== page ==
I’m spending most of my time at the moment recording lectures for the autumn term. It is taking me roughly two full days to record an hour’s video. I could just record me talking over powerpoint, but that would be boring, both for me and for our students. So I’m trying to take advantage of the medium, and record something closer to mini-documentaries. So far, I’ve recorded 11 videos; in this post, I’ll explain what I’ve found works and what doesn’t.
Mostly I’m recording in my study, as it is the only place I don’t get in everyone’s way. It makes a good backdrop, but it’s not a large space – only two metres by four or five metres. It was already pretty full and there was too much stuff behind the original desk. To get the cameras far enough back, and to get the more interesting side in the background I built a new narrow desk on what used to be the back wall for my laptop and then wall-mounted a 27 inch curved screen there.
My recording is done on a 2018 13″ Macbook pro. It’s not ideal for this, as the fan spins up like crazy when it is working hard, so there’s a constant battle to keep background noise down on recordings. The built in camera and microphone are not useful for this – the camera is really noisy, the inbuilt microphone just picks up the laptop fan, and if you do use it, typing is deafening on the recordings.
I’m using a range of external cameras. The most expensive is a Logitech C920. This is a pretty good camera if the light is good, but I find the image very harsh and the colours ugly whenever I have to use artifical light. It’s an autofocus camera, and the autofocus is a pain if you gesticulate, focussing in and out constantly, so I usually end up using webcam settings to disable autofocus.
The main camera I use is a Logitubo 1080p webcam. This is actually the cheapest camera I own, but it’s got a wide field of view which is just right to get me in shot while fitting a terminal window overlayed on screen at the same time. The automatic exposure settings on this camera are a bit rubbish, but with careful manual tuning of exposure time and gain, again using webcam settings, I can usually get a pretty reasonable image, even in pretty low light when I’m recording at night. This camera has manual focus, but as it’s fairly wide angle, you can usually set it and forget. If it’s sometimes slightly soft focus, that also serves to reduce my wrinkles.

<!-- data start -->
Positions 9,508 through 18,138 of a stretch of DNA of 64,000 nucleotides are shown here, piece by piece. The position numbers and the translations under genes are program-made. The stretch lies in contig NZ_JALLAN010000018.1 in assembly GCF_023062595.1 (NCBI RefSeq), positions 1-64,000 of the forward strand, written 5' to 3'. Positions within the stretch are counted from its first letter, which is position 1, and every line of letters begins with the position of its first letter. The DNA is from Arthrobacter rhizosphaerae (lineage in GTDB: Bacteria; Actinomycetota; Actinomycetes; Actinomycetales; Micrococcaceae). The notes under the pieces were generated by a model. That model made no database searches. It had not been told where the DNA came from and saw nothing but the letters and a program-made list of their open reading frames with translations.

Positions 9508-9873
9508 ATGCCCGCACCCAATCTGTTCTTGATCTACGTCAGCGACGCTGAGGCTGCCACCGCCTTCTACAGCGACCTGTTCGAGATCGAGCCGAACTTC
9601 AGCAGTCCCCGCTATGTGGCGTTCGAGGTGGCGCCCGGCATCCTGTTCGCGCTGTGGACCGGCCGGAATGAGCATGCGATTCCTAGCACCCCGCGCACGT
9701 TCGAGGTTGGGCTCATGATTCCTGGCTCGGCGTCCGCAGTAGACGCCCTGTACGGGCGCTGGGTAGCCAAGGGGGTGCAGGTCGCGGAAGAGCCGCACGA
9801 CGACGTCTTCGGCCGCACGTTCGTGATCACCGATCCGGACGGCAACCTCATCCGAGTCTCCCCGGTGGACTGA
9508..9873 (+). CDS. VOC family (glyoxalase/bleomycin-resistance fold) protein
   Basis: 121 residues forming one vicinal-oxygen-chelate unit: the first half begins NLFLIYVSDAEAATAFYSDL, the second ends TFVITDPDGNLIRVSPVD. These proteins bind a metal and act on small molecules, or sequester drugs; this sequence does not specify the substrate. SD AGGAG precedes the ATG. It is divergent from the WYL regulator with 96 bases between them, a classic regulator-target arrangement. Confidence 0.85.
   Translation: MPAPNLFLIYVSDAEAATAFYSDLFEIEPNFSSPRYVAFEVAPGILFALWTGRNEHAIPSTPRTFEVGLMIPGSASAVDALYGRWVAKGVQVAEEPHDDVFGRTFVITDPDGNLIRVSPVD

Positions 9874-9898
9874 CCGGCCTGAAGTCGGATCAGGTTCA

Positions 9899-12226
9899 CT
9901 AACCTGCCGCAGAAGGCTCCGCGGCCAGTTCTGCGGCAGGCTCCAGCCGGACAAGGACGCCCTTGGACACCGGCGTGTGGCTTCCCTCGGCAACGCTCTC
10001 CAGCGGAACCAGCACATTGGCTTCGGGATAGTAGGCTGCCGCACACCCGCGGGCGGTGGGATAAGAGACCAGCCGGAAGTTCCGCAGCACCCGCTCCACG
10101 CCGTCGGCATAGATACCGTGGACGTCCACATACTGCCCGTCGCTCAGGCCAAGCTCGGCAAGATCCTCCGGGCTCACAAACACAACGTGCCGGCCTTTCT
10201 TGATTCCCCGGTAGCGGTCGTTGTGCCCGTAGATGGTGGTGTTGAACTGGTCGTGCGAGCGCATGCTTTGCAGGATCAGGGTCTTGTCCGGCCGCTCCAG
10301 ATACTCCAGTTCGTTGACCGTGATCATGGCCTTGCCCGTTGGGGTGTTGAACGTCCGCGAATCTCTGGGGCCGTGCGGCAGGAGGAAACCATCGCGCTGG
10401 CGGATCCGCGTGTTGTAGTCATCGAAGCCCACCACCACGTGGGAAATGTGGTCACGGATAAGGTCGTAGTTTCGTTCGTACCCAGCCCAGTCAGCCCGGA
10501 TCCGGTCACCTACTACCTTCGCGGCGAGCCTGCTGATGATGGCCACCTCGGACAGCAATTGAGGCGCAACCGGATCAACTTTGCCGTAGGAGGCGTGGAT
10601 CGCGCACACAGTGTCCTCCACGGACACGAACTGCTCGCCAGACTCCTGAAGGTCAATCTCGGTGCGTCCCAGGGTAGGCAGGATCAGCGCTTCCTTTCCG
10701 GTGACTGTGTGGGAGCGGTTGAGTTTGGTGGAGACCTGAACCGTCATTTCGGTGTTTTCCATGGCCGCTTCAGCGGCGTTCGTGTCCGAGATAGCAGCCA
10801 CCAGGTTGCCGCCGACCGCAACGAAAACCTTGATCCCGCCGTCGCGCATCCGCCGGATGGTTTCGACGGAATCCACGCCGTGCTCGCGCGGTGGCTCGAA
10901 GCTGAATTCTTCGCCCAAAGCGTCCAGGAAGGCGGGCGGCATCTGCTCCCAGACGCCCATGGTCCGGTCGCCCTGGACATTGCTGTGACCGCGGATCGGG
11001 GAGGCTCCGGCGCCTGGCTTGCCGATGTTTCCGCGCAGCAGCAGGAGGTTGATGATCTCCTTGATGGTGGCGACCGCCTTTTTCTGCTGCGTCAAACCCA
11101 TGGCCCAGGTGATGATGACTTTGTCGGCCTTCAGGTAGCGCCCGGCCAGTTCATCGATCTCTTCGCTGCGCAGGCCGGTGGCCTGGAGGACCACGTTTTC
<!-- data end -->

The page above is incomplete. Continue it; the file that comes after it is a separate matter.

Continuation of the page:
I’m also using an SJ4000 GoPro clone. This is not intended as a webcam at all, but works fine and has a very wide field of view, which is useful sometimes in a small room. It also works surprisingly well in low light, given it really is intended to be an action cam.
Finally, I’m sometimes using my phone (nothing fancy; a Moto G7), either using Iriun webcam to link it to the Macbook as a webcam, or just recording directly on the phone. The phone camera is actually at least as good as the webcams.
A pair of Velbon mini tripods mean I can easily move the cameras around and get the height just right at somewhere near eye level. This also allows quick changes of view, just to add some variety.
Cameras need light; during the daytime there’s good light from the window – too good if it is sunny in the morning, but I don’t really do mornings, so that’s not such a problem. I do find I need some fill light to reduce shadows though, and I’m using a cheap ring light for that. It is especially useful to be able to change the colour temperature of the lighting depending on the weather outside. I also have a small spotlamp aimed at the corner of the wall off to one side in front of me, to cast some soft light. Lighting is hard, and I still get more reflections in my glasses than I would prefer. I run the laptop in dark mode and close all bright windows on screen before starting recording, at least when I remember, to reduce reflections a little.
For just a few scenes, such as when I was kayaking while talking to camera, I record directly on the phone. The built-in microphone is no use for this, so I’m using a cheap wired lapel mike. The built-in Android camera app, for some reason best known to Google, cannot be configured to use an external microphone. Instead, I’m using Cinema FV-5. Its UI is a bit weird, but it does work. Yes, it can use the front camera, but you’ll never figure it out without help!
Back in my study, I’m using a TONOR USB condenser microphone to capture audio. It is probably overkill, but looks the business, the sound quality is good, and it is directional enough to reduce the laptop fan noise appreciably. My one criticism is that it is slightly quiet, even on the maximum input gain setting, but I fix that in OBS advanced audio settings.
Speaking of OBS, this is what I use for most of my recording, and it is truly brilliant. I use OBS in several different ways. First, for simple scenes, I just use it to record talking to camera. Second, I often overlap a window over a video stream of me, with my image placed well off centre. This allows me to alternate between talking to camera and interacting with the content in the window while appearing to look at the window.